• Ongoing coronavirus / COVID-19 discussion: how is the pandemic affecting your community, workplace, and wellness? 🦠

    Working from home? So are we. Come join us! Cyburbia is a friendly big tent, where we share our experiences and thoughts about urban planning practice, planning adjacent topics, and whatever else comes to mind. No ads, no spam, no social distancing.

Planning? What's that?

Pardon me, but I found this site as I was searching for the Trees Atlanta web site. I think that maybe you planners need some good P.R.-- get the word out about just how important these impervious surface ratios, zoning regulations, development codes, etc. are. Not in zoning-speak, of course, but in terms that people can understand--drainage, flood control, stream protection, etc.

What you do is every bit as important as what doctors, lawyers, or anyone else does. In some ways, even more important, since we cannot always control what happens to our living space. Our living environment impacts on all aspects of our lives, and unfortunately many people do not have a good understanding of what makes this environment more livable. Everyone should know what an urban planner does.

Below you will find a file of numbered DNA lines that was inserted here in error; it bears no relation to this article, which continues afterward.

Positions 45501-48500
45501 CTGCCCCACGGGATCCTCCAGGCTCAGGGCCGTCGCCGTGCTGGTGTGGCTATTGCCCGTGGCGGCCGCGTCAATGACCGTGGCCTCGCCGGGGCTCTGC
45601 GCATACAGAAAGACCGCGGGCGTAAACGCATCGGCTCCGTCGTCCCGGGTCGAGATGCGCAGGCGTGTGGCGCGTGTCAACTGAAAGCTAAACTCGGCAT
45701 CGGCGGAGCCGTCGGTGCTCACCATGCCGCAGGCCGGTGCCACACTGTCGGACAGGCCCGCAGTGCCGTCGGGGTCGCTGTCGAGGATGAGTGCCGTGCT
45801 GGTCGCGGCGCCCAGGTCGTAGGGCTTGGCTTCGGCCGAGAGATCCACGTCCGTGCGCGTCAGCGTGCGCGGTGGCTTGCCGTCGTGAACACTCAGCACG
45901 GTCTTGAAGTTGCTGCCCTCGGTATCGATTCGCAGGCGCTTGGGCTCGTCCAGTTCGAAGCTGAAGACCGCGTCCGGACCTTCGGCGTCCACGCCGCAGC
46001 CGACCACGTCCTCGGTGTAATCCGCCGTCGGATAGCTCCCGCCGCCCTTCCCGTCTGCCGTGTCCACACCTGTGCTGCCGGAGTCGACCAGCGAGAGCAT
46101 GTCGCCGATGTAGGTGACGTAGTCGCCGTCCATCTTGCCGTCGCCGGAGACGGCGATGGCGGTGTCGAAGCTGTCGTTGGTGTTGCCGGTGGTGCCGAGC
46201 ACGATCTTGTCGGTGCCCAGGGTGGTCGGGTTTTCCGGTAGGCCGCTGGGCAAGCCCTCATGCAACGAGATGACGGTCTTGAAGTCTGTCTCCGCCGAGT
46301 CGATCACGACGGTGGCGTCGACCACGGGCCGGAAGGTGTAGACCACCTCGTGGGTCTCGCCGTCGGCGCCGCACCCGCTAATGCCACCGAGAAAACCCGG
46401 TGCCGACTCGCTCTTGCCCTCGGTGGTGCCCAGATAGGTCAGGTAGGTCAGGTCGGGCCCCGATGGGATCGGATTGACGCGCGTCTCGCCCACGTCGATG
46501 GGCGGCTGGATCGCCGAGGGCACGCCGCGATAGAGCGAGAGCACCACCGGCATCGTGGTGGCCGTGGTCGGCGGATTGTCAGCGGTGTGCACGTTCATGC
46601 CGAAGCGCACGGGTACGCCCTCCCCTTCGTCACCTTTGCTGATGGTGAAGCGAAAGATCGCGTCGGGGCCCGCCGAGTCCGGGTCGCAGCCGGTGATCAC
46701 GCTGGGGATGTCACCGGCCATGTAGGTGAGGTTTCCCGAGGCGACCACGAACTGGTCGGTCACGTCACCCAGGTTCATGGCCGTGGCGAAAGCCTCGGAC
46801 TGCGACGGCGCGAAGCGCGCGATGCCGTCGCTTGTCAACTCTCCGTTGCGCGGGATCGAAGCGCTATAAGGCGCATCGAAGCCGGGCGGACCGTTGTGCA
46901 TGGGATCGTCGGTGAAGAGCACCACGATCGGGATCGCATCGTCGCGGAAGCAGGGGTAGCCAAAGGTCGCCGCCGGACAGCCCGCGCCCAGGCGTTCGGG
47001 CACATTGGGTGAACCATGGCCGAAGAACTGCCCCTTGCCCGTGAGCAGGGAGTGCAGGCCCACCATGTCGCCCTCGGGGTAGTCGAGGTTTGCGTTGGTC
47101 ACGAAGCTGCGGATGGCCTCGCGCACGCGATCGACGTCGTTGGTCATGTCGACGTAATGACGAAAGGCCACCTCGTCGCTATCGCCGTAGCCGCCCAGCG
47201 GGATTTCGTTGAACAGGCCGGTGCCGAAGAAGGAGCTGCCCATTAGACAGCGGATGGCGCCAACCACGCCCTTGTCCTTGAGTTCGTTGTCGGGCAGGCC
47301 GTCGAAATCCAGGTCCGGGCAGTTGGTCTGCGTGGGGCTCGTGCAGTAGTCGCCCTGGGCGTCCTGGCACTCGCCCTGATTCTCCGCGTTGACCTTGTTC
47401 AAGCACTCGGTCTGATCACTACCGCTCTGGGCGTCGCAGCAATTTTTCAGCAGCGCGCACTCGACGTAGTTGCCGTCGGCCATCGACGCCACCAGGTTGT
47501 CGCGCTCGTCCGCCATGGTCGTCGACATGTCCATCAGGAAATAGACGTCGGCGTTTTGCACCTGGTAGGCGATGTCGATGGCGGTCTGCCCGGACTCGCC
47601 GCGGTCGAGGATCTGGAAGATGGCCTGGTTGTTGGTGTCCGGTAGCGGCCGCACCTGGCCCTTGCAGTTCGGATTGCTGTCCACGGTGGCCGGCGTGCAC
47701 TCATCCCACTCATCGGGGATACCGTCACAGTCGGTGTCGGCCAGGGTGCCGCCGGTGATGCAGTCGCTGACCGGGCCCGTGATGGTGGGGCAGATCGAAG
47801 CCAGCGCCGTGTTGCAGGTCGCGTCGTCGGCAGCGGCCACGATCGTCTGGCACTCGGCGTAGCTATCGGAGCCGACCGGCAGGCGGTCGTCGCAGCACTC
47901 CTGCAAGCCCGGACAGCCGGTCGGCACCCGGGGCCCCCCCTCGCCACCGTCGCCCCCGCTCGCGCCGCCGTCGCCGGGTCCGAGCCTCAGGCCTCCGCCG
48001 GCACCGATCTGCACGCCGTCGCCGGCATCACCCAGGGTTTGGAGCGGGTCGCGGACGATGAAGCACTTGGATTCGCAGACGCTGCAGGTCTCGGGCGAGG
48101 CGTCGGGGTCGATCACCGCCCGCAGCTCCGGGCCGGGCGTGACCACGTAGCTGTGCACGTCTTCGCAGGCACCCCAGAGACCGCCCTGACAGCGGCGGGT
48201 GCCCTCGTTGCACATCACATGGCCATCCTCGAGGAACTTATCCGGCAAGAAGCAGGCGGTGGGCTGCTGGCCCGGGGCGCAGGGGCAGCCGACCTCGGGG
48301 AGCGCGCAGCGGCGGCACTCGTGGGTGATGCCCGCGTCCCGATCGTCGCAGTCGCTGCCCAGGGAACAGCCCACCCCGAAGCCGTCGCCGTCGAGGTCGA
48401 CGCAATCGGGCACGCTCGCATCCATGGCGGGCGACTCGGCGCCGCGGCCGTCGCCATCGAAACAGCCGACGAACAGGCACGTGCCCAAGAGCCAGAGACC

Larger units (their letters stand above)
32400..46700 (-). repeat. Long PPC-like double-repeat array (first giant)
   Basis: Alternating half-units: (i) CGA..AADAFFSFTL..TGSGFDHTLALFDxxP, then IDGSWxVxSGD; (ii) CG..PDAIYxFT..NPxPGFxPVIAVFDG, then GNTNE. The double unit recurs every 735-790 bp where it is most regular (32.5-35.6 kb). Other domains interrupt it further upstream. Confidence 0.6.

- a physician
Shouldn't that be the job, or better yet, the main purpose of the APA - to market this profession to the uninformed?


It is certainly an important one. To give them some credit, APA does encourage planners to get active in local schools. Much more might be done.

Suburb Repairman

moderator in moderation
Staff member
I try my best to "dumb down" the ideas behind the regulations when I'm talking with the general public coming into City Hall. It's kinda hard to explain without boring someone to tears.

I've had some success in working with schools. Last fall I talked in a HS art & design class about neighborhood design and talked about some of the regulations cities have for development. The teacher was showing that art doesn't have to be confined to the palette. She then had the students design their "dream neighborhood" after I gave a little powerpoint presentation on some different types of neighborhoods. I don't know how difficult it would be to address planning with middle school or elementary school students though.